Fourth Amendment - Search and Seizure - Searching Cell Phones Incident to Arrest

Harvard Law Review, November 2014 | Go to article overview

Fourth Amendment - Search and Seizure - Searching Cell Phones Incident to Arrest


To enforce the Fourth Amendment's prohibition on unreasonable searches, the Supreme Court has traditionally prohibited warrantless searches "subject only to a few specifically established and well-delineated exceptions." (1) However, the Court has in recent years increasingly broadened these exceptions to the mounting concern of privacy advocates. (2) Last Term, in Riley v. California, (3) the Court ostensibly broke from this trend when it examined whether one exception--searches incident to custodial arrest--applied to the digital contents of cell phones. After weighing the government's minimal interests in these searches against the unique privacy interests at stake, the Court declined to extend the search-incident-to-arrest exception and held instead "that officers must generally secure a warrant before conducting such a search." (4) Although privacy advocates applauded Riley for endorsing a rule that protects digital privacy, the Riley Court relied unnecessarily on a reasonableness balancing test borrowed from other recent Fourth Amendment cases. In doing so, it signaled the continued rise of a Fourth Amendment mode of analysis that may not protect privacy as much in the future.

In Riley, the Court considered two cases presenting "a common question." (5) In the first case, a San Diego police officer arrested David Riley after discovering firearms stashed in a sock under his car's hood. (6) While searching Riley incident to his arrest, an officer found evidence of Riley's association with the "Bloods" street gang. (7) Suspicions aroused, the police seized and searched Riley's smart phone without a warrant, uncovering further evidence of gang ties. (8) They also discovered records that placed Riley's phone at a shooting three weeks earlier. (9) The trial court judge denied a motion to suppress after finding that the search fell within the scope of the search-incident-to-arrest exception. (10) Riley was convicted of assault with a semiautomatic firearm, shooting at an occupied vehicle, and attempted murder. (11)

The California Court of Appeal affirmed. In two paragraphs, Judge McDonald disposed of Riley's cell phone search claims on the basis of the California Supreme Court's decision in People v. Diaz, (12) which held that "a warrantless search of the text message folder of a cell phone" taken from a person during his arrest was constitutional under the search-incident-to-arrest exception. (13) The Riley panel agreed with the trial court that Diaz controlled. (14)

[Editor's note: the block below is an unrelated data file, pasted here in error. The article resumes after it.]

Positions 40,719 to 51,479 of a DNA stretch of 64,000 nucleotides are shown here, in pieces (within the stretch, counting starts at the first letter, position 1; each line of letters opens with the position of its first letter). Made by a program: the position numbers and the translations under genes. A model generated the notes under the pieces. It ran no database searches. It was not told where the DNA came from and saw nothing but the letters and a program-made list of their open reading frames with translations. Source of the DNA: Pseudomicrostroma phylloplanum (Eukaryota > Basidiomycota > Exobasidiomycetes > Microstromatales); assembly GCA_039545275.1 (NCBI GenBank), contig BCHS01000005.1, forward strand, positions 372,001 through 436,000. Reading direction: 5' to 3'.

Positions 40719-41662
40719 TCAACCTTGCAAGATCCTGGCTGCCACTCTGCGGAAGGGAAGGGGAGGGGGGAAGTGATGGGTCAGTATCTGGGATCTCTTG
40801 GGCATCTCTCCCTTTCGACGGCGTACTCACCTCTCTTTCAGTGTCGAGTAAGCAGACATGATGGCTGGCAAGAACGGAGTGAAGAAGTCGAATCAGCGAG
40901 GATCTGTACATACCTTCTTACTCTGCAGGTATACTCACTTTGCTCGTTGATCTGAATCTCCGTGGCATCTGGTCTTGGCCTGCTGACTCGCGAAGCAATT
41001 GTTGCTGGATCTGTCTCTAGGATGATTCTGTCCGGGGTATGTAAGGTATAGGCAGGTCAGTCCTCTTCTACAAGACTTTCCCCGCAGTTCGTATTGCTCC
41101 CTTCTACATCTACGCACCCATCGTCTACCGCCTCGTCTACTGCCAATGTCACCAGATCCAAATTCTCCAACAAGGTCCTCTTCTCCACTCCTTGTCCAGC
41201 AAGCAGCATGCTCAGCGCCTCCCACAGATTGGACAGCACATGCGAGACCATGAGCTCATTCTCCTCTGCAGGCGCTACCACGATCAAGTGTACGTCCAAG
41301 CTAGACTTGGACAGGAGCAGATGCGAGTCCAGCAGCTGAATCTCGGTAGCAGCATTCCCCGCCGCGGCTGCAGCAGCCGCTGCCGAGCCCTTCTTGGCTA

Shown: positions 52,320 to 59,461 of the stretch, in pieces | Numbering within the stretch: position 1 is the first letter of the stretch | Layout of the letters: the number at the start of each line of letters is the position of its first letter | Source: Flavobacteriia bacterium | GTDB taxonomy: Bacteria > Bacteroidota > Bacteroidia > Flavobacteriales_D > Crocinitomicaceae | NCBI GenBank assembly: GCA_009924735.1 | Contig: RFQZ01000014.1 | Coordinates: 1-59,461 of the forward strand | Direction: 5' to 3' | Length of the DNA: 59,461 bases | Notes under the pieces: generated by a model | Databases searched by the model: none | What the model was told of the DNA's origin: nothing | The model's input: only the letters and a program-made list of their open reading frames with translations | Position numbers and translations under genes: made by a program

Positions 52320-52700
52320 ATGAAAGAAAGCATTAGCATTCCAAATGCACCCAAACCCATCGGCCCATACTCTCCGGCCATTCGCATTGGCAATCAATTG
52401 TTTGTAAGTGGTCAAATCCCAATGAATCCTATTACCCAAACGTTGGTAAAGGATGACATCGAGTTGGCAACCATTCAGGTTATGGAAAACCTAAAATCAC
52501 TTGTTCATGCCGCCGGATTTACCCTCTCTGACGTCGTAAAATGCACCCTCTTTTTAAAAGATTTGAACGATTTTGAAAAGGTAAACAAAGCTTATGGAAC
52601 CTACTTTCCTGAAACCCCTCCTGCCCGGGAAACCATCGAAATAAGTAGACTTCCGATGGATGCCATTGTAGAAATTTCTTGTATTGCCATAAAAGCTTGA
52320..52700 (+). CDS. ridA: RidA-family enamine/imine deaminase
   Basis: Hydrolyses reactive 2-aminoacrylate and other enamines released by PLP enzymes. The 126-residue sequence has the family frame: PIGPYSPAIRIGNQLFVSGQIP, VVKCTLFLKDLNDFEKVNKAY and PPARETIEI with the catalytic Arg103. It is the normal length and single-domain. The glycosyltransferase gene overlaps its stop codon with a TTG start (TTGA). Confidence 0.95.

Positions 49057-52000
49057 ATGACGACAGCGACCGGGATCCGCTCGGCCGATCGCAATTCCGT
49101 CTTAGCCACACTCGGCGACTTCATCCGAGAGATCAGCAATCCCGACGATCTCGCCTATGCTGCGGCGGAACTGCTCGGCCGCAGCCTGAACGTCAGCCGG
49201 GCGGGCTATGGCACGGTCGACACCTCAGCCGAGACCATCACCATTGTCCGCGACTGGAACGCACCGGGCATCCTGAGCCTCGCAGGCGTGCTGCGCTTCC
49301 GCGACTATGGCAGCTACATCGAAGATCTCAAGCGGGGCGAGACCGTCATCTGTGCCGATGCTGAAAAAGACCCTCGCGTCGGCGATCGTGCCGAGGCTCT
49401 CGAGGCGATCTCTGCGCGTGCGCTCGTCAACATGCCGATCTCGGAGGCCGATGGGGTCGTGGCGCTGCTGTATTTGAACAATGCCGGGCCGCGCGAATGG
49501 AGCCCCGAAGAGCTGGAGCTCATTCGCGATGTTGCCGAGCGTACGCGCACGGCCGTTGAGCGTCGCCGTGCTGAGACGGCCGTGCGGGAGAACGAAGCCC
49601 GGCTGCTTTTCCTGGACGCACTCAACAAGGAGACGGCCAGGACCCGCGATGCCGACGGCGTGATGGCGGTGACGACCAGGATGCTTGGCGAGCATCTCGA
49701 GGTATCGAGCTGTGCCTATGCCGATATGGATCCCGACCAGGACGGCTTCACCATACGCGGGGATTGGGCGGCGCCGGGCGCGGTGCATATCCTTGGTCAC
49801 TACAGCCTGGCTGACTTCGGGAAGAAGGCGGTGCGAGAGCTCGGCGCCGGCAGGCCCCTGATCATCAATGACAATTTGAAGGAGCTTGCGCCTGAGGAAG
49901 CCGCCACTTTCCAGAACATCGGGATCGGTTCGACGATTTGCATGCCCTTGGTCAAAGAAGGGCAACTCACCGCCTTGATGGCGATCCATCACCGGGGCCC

Over half a decade earlier and 2,500 miles away, Brima Wurie was arrested shortly after consummating a drug deal outside a "Lil Peach" convenience store. (15) After taking Wurie's cell phone, officers observed several missed calls from "my house." (16) Without a warrant, the officers flipped the phone open and jotted down the caller's number. (17) After tracking the number to an apartment, the officers executed a search warrant and found a drug dealer's bonanza: the "hidden mother cache" included drugs, a gun, and cash. (18) Wurie was charged with distribution of crack cocaine, possession of crack cocaine with intent to distribute, and felony possession of a firearm and ammunition. (19) After his motion to suppress was denied because the cell phone search occurred incident to his arrest, Wurie was convicted on all counts. (20)

The First Circuit reversed the denial of Wurie's motion to suppress and vacated his conviction. (21) Writing for a divided panel, Judge Stahl (22) held that the digital contents of a cell phone cannot be searched incident to arrest. (23) He began by examining the rationales for the exception, which the Court in Chimel v. California (24) had established as protecting officers from dangerous weapons and preventing the destruction of evidence. (25) Judge Stahl reasoned that the case "turn[ed] on whether the government can demonstrate that warrantless cell phone searches, as a category, fall within the boundaries laid out in Chimel. …

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